Dark Reading is part of the Informa Tech Division of Informa PLC

This site is operated by a business or businesses owned by Informa PLC and all copyright resides with them.Informa PLC's registered office is 5 Howick Place, London SW1P 1WG. Registered in England and Wales. Number 8860726.

Attacks/Breaches

10/11/2012
04:00 PM
Dark Reading
Dark Reading
Products and Releases
50%
50%

EU: 51 Severe Outages Reported Over 2011

In annual report, ENISA summarizes and analyzes incidents

This year, for the first time in the EU, all Member States have reported on past cyber security incidents to the EU's 'cyber security' agency ENISA and the European Commission. Eleven EU countries reported 51 severe outages of electronic communication networks or services. Today, ENISA publishes the first ever annual report on this, containing an analysis of incidents in 2011.

Under Article 13a of the EU's telecom reform directive (Directive 2009/140/EC), EU Member States are required to make summary reports on major outages once a year to ENISA and the European Commission. The first summary incident reports for 2011 were sent to ENISA in May 2012. In total, 11 countries reported outages. This number reflects the fact that many countries implemented national reporting schemes only towards the end of 2011. ENISA Experts Marnix Dekker and Christoffer Karsberg remark:

"This year, the Member States have more mature national incident reporting schemes. So next year we expect to publish an annual report with about 10 times more incidents."

In the annual report, ENISA summarizes and analyses the 51 reported incidents:

Most of the reported incidents affected mobile telephony or mobile internet (60%).

Incidents affecting mobile telephony or mobile internet affected most users (around 300.000 users), which is consistent with the high number of mobile users.

Incidents show that communication services (both fixed and mobile) strongly depend on the power supply.

Natural phenomena like storms, floods and heavy snow have a big impact on the power supply of providers. Natural phenomena cause long lasting incidents, around 45 hours on average.

The annual report also provides a summary of Article 13a and how it was implemented by ENISA and the EU Member States. The incidents will be discussed in more detail in the Article 13a working group which consists of all electronic communication regulators from EU countries, and technical experts from ENISA. In 2013, ENISA and the EC will collect the incident reports concerning outages that occurred in 2012. The next annual report will be published in the spring of 2013.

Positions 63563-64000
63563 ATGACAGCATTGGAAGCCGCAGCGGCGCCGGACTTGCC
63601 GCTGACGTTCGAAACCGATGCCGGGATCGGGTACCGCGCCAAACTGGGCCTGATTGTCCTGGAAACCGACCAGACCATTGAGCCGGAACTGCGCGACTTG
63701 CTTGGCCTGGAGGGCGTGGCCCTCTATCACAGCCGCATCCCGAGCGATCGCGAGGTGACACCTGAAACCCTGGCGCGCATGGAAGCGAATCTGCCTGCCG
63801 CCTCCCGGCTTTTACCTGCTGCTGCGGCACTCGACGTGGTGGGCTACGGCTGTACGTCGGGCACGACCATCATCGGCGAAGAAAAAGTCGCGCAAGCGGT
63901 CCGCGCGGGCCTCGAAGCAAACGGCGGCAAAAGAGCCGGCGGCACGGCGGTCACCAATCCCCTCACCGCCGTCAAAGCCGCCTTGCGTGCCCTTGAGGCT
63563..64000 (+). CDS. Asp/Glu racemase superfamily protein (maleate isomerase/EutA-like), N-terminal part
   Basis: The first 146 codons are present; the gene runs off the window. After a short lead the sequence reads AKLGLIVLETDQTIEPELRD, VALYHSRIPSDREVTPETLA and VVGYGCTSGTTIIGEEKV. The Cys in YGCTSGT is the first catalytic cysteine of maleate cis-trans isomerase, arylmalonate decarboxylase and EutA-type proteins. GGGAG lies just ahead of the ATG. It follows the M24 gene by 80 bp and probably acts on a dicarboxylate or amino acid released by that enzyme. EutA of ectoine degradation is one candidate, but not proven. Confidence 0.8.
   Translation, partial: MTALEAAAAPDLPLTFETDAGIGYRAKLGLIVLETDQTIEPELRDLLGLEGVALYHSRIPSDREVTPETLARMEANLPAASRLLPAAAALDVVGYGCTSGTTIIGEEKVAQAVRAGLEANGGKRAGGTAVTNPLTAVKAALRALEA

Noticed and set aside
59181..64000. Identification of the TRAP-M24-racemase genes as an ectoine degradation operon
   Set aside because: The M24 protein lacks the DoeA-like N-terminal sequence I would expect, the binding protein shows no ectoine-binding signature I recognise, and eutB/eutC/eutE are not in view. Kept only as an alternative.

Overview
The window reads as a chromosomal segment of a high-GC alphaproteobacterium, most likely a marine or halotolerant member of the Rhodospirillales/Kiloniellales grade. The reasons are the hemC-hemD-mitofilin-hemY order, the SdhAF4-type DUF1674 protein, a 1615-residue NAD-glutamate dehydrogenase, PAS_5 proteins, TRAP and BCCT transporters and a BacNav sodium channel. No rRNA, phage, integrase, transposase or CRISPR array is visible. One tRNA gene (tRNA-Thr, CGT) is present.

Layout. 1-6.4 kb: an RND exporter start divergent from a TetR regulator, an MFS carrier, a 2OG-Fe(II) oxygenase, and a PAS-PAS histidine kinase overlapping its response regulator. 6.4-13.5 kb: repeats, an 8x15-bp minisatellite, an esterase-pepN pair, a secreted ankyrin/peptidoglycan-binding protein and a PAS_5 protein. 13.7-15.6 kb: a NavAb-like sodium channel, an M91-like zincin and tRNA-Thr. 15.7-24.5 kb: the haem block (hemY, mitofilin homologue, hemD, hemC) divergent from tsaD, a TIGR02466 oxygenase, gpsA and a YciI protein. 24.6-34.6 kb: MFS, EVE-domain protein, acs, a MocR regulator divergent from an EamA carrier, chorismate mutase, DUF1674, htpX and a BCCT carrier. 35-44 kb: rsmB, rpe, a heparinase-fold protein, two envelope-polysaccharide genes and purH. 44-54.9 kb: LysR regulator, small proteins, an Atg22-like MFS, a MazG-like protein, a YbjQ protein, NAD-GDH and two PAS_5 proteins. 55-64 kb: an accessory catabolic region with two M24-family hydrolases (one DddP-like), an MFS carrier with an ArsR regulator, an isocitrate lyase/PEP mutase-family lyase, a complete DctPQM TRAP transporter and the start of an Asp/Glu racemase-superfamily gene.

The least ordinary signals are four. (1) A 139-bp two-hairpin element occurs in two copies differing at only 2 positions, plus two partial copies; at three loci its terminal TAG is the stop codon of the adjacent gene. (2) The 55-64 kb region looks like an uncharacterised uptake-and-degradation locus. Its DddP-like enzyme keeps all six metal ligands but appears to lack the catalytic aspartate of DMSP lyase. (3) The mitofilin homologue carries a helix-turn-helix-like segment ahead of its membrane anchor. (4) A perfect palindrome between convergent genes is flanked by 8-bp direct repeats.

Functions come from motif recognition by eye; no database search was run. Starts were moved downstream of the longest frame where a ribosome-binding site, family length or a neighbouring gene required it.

The Executive Director of ENISA, Professor Udo Helmbrecht comments: "We are now, for the first time, equipped with an overview of major cyber incidents in Europe. This is a decisive moment for the EU's efforts to improve understanding of the impact of cyber security incidents. But this still deals with only a small subset of cyber security incidents. This type of reporting should be extended to cover a wider range of incidents and more sectors."

For the full report with all data and analysis: Annual Incidents Report 2011

For interviews: Graeme Cooper, Head of Public Affairs, ENISA, Mobile: +30 6951 782 268 or Dr Marnix Dekker, [email protected]

Comment  | 
Print  | 
More Insights
Comments
Newest First  |  Oldest First  |  Threaded View
News
A Startup With NSA Roots Wants Silently Disarming Cyberattacks on the Wire to Become the Norm
Kelly Jackson Higgins, Executive Editor at Dark Reading,  5/11/2021
Edge-DRsplash-10-edge-articles
Cybersecurity: What Is Truly Essential?
Joshua Goldfarb, Director of Product Management at F5,  5/12/2021
Commentary
3 Cybersecurity Myths to Bust
Etay Maor, Sr. Director Security Strategy at Cato Networks,  5/11/2021
Register for Dark Reading Newsletters
White Papers
Video
Cartoon Contest
Current Issue
2021 Top Enterprise IT Trends
We've identified the key trends that are poised to impact the IT landscape in 2021. Find out why they're important and how they will affect you today!
Flash Poll
How Enterprises are Developing Secure Applications
How Enterprises are Developing Secure Applications
Recent breaches of third-party apps are driving many organizations to think harder about the security of their off-the-shelf software as they continue to move left in secure software development practices.
Twitter Feed
Dark Reading - Bug Report
Bug Report
Enterprise Vulnerabilities
From DHS/US-CERT's National Vulnerability Database
CVE-2021-3200
PUBLISHED: 2021-05-18
Buffer overflow vulnerability in libsolv 2020-12-13 via the Solver * testcase_read(Pool *pool, FILE *fp, const char *testcase, Queue *job, char **resultp, int *resultflagsp function at src/testcase.c: line 2334, which could cause a denial of service
CVE-2021-32305
PUBLISHED: 2021-05-18
WebSVN before 2.6.1 allows remote attackers to execute arbitrary commands via shell metacharacters in the search parameter.
CVE-2020-20951
PUBLISHED: 2021-05-18
In Pluck-4.7.10-dev2 admin background, a remote command execution vulnerability exists when uploading files.
CVE-2020-23861
PUBLISHED: 2021-05-18
A heap-based buffer overflow vulnerability exists in LibreDWG 0.10.1 via the read_system_page function at libredwg-0.10.1/src/decode_r2007.c:666:5, which causes a denial of service by submitting a dwg file.
CVE-2020-24740
PUBLISHED: 2021-05-18
An issue was discovered in Pluck 4.7.10-dev2. There is a CSRF vulnerability that can editpage via a /admin.php?action=editpage